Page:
The Art of Writing a Play: Lynn McGuigan has had two plays produced and has two new ones in the works. She will speak about the art of playwriting in today’s world and will explore the differences and similarities between writing plays for the stage and writing fiction. She will also touch on the market for plays in Canada and beyond. As Executive Director of the Ottawa Little Theatre, McGuigan organizes the National One-Act Playwriting Competition, runs the Playwrights Circle and reads and evaluates more than 80 plays a year. McGuigan is also a member of the Professional Writers Association of Canada (PWAC). For more info:


DEADLINE EVERY SUNDAY: UK MAG Kingston University Creative Writing MA blog Words, Pauses, Noises is looking for submissions of short fiction (up to 1,500 words), poetry (up to three poems), flash fiction, non-fiction, interviews with prominent literary figures, book reviews, and original artwork. New work is published every Sunday. Deadline: rolling. Guidelines.

Digital short fiction magazine Nonlocal Science Fiction seeks work for its debut issue (2015). Pays via profitsharing.

New quarterly online literary magazine One Throne (Yukon) is accepting poetry, fiction, flash fiction, and creative nonfiction. Deadline: Rolling. Guidelines.

From the Well House, Indiana University Kokomo’s Art and Literary Journal, seek work for the next online publication. Accepting poetry, prose, and academic papers, plus art work and multimedia. Deadline: rolling. Guidelines

Pith Journal: We are currently reading submissions for our first issue. we dig…..Up to five poems attached in one file (.doc, .docx or .pdf) to pithjournal(at)gmail(dot)com. We’re open to different styles, but have an eye for writing that refuses to hold our hands and allows us to get lost in the woods for a while. We’re not the biggest fans of narrative poems. One article of fiction, creative nonfiction or essay up to 2,500 words (.doc, .docx, .pdf) to pithjournal(at)gmail(dot)com. We will publish one prose piece per issue and like with poetry, we’re more inclined toward the unusual. We take our visual art the way we take our writing (see above). If you’re interested in having us showcase your work, please send an email inquiry to pithjournal(at)gmail(dot)com with a link to your website/blog/tumblr, etc. More info here:
Ryga: A Journal of Provocations showcases the work that explores social issues. Seeking short stories, poem suites (of 3-6 poems), and plays. Pays $100. Guidelines.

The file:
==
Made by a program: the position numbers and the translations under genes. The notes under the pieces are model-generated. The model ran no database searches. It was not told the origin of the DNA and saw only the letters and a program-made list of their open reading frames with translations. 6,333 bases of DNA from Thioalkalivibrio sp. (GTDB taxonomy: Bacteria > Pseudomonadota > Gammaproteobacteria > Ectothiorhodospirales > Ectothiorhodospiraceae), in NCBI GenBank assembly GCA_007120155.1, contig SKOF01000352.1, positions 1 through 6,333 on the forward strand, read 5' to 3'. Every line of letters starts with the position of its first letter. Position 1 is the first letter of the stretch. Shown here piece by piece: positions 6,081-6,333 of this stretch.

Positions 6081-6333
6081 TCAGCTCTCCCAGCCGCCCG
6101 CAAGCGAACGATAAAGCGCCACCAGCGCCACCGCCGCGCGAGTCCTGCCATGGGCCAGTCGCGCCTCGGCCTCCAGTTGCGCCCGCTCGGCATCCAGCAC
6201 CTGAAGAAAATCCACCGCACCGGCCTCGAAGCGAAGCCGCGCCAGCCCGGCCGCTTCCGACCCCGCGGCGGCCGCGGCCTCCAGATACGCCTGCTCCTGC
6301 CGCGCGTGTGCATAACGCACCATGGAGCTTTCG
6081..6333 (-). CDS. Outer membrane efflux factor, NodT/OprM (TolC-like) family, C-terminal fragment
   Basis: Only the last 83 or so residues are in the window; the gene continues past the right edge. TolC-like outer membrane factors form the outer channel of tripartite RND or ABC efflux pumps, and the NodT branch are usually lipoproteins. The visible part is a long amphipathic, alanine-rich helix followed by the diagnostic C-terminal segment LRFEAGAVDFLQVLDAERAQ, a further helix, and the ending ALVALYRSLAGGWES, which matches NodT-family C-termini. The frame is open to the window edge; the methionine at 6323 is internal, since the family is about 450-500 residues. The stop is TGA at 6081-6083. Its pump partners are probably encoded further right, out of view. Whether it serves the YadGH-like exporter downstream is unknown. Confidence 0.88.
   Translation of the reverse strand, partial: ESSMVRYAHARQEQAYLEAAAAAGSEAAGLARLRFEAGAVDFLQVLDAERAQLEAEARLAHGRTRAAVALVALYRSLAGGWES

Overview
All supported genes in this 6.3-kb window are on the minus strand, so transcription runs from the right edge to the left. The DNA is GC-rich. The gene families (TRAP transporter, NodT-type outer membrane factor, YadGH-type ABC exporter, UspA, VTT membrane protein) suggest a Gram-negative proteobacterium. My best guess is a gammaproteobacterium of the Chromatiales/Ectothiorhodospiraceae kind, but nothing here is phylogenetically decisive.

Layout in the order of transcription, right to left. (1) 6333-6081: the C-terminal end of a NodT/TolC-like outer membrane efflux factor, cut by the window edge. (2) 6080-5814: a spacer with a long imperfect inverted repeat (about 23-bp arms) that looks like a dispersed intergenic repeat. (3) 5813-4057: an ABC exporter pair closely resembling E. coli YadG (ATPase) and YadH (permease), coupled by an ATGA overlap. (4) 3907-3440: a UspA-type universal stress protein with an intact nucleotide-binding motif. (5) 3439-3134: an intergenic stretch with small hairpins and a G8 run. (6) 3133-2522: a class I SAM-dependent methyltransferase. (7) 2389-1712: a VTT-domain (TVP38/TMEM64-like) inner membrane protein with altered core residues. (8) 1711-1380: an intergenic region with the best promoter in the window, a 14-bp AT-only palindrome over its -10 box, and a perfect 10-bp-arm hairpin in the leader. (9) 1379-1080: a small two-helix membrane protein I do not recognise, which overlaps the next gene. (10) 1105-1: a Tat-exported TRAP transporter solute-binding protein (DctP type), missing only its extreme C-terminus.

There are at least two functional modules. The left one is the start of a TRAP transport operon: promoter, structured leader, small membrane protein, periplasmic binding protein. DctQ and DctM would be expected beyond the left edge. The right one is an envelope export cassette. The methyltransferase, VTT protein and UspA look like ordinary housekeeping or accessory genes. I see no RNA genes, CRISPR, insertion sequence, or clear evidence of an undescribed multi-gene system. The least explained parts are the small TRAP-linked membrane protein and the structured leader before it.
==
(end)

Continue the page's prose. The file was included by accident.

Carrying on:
Mud Season Review, a community-led literary journal in Vermont, invites fiction, poetry, nonfiction, and art for upcoming issues. Appreciates work that teaches something about life, and explores new ways of perceiving the world or about the craft of writing or visual art. Deadline: Rolling. Guidelines.

Dark Dragon Publishing Is Taking Submissions If you are wondering what types of novels spark our enjoyment, check out our list of published works. You should also check out our blog post Submissions: How to Submit. We publish horror, dark fantasy, paranormal and some science fiction novels between 75,000 – 150,000 words. Please send your queries to Details:

Superhero Universe: Tesseracts Nineteen We want to see any and all permutations of the superhero genre. Any genre-mashing goes: alternate history, crime, horror, romance, SF, fantasy, surrealism; we want a variety of tones, approaches, subgenres, cultural perspectives, etc. We’re interested in submissions where Canadian setting (a specific city, region, or province) plays a role, but we’re open to other types of stories, too, set anywhere in the world, the universe, or the multiverse!
Journal Wants You to Knock Their Socks Off Shiny new Canadian quarterly The Impressment Gang (Canada) pays $25 for accepted poetry, fiction, nonfiction, and writing in general. Prints four times a year: May, August, November, and February. No word limit for fiction, nonfiction or other writing, but submissions really should knock our socks off.

FJORDS CALL FOR SPRING EDITION: Submissions are open for our spring edition—The issue will be in over 300 bookstores across the U.S. and available for digital download on every e-reader, tablet and in every app store. We’re looking for fiction, poetry, non-fiction, translations and art, so hit us up with your best.